Since the days of the American Revolution when the colonies joined together to fight the domineering monarchy of King George III in order to create a new nation based on democratic ideals and principles as laid out in the U.S. Constitution and the Bill of Rights, there has existed a sort of dividing line between the North and the South. This line has nothing to do with geography; rather, it was a philosophical line that separated the Northerners from the Southerners in relation to politics, economics, and how a society should be organized and operated. In essence, this philosophical line of separation began to widen in the 1830’s and 1840’s and by 1861 had expanded into a clear line of demarcation between Americans in the South who supported an institution known as human slavery and those in the North who vigorously opposed it. Thus, the secession of states like South Carolina, Georgia, Alabama, and Mississippi from the Federal Union was an inevitable occurrence and as most American historians point out, was directly responsible for the bloodiest and most violent domestic dispute in U.S. history–the Civil War or as those in the South often referred to it, the War Between the States.
In many ways prior to the outbreak of the Civil War on January 9, 1861 when cadets from the Military College of South Carolina opened fire on Fort Sumter, the North and the South were separate entities with the North being heavily industrialized with major cities like New York and Boston, and the South as an agrarian/agricultural rural society that depended upon cotton, tobacco, and slavery for its economic livelihood. In the North, most Americans along the Atlantic Seaboard (roughly from Baltimore northwards to New York and Philadelphia) lived and worked in factories and industrial centers that manufactured a wide range of goods and products for everyday consumption. In contrast, most Americans in the South (or as some refer to it, the Deep South) lived and worked on farms which they either owned or worked as sharecroppers, growing products like rice, sugar, tobacco, and especially cotton for Southern and overseas markets. But there was also another segment of this Southern society that lived, more often than not, in luxury and wealth, namely, the great plantation owners whose economic prosperity was dependent upon slavery. This was the antebellum South which compared to the North lacked a solid industrial base but could boast of a more simplified way of life filled with chivalry, honor, and gentility.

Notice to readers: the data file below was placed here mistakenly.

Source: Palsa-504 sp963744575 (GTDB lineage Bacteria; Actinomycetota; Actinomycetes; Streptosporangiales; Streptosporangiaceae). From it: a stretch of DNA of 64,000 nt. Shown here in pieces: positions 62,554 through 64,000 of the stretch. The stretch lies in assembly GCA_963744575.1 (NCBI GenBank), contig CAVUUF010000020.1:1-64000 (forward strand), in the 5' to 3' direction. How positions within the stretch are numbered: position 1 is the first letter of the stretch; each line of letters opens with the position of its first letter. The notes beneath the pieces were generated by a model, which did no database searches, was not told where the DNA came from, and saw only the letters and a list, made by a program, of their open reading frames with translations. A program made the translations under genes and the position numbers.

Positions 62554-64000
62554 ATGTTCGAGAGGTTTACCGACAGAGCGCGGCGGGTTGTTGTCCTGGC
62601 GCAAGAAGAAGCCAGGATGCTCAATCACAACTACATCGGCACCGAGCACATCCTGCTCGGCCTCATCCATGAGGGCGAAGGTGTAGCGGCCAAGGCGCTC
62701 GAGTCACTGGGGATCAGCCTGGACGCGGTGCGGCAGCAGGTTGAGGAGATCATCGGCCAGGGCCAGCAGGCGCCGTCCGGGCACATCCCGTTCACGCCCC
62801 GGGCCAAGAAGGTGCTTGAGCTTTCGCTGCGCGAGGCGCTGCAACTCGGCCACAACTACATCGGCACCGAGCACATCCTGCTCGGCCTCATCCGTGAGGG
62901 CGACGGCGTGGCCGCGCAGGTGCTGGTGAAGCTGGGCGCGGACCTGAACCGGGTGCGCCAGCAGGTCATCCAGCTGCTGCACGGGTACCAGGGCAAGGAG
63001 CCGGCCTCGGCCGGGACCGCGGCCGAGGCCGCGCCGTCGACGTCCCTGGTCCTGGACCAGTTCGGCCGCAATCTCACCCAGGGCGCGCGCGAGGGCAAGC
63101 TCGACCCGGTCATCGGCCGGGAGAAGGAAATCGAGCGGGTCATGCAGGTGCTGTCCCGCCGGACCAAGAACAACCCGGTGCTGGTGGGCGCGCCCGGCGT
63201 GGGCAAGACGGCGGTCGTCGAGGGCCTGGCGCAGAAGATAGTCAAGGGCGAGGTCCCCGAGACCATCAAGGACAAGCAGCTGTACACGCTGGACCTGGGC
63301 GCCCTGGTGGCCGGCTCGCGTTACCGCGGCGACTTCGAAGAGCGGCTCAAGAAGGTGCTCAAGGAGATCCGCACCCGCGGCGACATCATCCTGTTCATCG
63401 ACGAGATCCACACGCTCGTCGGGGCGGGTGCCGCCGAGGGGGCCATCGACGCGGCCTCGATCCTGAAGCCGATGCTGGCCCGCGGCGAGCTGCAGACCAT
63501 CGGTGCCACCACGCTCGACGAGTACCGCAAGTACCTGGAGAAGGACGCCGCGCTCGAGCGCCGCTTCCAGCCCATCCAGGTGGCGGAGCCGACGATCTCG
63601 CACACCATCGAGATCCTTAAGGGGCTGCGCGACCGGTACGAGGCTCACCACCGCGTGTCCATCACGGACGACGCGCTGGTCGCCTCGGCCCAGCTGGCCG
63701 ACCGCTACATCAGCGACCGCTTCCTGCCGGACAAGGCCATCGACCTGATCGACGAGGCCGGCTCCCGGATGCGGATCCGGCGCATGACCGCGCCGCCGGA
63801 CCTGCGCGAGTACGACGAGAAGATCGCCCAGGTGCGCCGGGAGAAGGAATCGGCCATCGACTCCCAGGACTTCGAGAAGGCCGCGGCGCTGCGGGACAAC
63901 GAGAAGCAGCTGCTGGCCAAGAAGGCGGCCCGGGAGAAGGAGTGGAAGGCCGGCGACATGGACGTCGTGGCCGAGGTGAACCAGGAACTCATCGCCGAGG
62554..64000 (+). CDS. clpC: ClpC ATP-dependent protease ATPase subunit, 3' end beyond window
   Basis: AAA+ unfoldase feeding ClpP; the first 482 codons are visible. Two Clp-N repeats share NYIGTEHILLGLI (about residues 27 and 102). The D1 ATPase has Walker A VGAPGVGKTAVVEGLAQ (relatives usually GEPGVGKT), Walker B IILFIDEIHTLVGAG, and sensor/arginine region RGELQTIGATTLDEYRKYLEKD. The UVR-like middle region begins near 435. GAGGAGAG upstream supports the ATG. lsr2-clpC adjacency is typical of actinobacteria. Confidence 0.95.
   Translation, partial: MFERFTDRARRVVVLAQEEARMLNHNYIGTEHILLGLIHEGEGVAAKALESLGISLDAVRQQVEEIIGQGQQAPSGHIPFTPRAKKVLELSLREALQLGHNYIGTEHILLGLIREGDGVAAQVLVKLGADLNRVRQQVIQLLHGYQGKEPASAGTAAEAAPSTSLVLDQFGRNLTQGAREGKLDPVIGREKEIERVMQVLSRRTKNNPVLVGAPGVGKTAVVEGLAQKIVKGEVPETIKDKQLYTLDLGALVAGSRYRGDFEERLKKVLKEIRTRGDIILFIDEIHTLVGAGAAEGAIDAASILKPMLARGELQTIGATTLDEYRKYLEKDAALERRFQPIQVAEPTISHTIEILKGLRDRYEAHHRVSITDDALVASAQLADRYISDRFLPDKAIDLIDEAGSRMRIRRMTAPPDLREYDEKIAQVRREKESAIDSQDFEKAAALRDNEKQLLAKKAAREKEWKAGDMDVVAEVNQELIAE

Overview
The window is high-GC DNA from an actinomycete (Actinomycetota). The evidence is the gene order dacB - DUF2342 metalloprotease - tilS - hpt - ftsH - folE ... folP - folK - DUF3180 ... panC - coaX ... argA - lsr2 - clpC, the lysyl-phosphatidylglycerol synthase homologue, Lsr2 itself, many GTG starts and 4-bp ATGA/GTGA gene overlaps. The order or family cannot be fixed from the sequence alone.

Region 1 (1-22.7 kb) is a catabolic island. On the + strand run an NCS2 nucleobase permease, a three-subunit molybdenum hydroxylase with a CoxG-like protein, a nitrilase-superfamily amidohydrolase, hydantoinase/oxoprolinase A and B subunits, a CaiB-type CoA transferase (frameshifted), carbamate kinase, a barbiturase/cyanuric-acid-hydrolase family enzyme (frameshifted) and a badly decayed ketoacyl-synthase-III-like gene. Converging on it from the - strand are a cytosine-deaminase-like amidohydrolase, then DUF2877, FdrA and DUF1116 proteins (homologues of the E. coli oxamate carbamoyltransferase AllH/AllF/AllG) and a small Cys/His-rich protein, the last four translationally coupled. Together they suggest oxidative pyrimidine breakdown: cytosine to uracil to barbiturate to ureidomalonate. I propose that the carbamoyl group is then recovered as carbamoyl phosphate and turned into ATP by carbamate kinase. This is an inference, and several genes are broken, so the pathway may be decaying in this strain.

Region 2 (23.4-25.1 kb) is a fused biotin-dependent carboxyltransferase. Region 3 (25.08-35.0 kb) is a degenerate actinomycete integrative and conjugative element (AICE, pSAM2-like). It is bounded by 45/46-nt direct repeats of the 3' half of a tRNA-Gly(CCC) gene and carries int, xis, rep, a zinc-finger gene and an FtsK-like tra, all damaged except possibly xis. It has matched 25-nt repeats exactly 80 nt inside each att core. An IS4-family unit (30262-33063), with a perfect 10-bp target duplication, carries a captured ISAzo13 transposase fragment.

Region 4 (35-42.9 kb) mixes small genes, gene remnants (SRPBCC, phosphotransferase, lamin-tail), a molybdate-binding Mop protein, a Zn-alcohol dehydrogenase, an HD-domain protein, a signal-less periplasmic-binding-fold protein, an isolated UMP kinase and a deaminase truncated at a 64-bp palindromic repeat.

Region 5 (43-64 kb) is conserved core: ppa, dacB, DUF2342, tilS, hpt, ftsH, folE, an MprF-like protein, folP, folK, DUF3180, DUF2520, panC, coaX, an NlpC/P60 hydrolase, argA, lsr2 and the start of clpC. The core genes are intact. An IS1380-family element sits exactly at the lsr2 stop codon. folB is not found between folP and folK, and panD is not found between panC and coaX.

This separateness or division between the North and the South was also brought about and maintained by political differences. For example, Northern political beliefs were more in line with nationalist ideals related to spreading democratic principles into the South and making it more industrialized and urban-based; in contrast, political beliefs in the antebellum South were founded upon a two party system–the Jeffersonian Democratic Republicans and the Hamiltonian Southern Federalists, but by the mid 1830’s, a new party emerged known as the Whigs, fronted by Henry Clay of Kentucky. However, all three of these political entities were pro-South and pro-slavery and were firmly against any and all encroachment into the South by the Washington-DC based federal government which at the beginning of the Civil War was headed by Republican President Abraham Lincoln.
Although there were powerful differences between the Southern and Northern economic systems and their political ideologies, the overwhelming difference was based on social structure and culture, especially in the “Old South” with its plantation system and its reliance on the institution of slavery. This agricultural/agrarian, slave-based system had its roots in the years following the American Revolution and became widespread in states like Georgia, Alabama, Virginia, and South Carolina by the 1840’s and 1850’s. For African-Americans living in this kind of system, segregation was the law of the land, meaning that Southern whites remained separate from the slaves in all matters. In effect, two separate cultures emerged during the antebellum period (circa 1840 to 1860)–the culture of the black plantation slaves and the culture of the white plantation owners with the first living in dire poverty and the second in opulence and splendor.
For almost all Southern whites, regardless of their social or economic status, any attempt by the Northern federal government to alter or disrupt the institution of human slavery was viewed with much contempt and often outright defiance. As far as the majority of Southerners were concerned, the issue of state’s rights was paramount to maintaining the plantation lifestyle and the institution of slavery. In other words, Southerners believed that every state had the sovereign right to choose its own societal structure and culture and to decide its own destiny without any interference from the federal government.
Therefore, when certain individuals (i.e., abolitionists like William Lloyd Garrison), members of Congress, President Lincoln, and the U.S. federal government made their intentions clear in regards to bringing an end to the institution of slavery, the South responded in defiance, due to knowing full well that if slavery was abolished, it would mean the end of their way of life, the collapse of their economic prosperity, and the termination of each state’s sovereign right to decide its own fate. Thus, the dissolvement of the Union was inevitable via secession with South Carolina leading the way on December 20, 1860, followed by ten other states in rapid succession between January and June of 1861.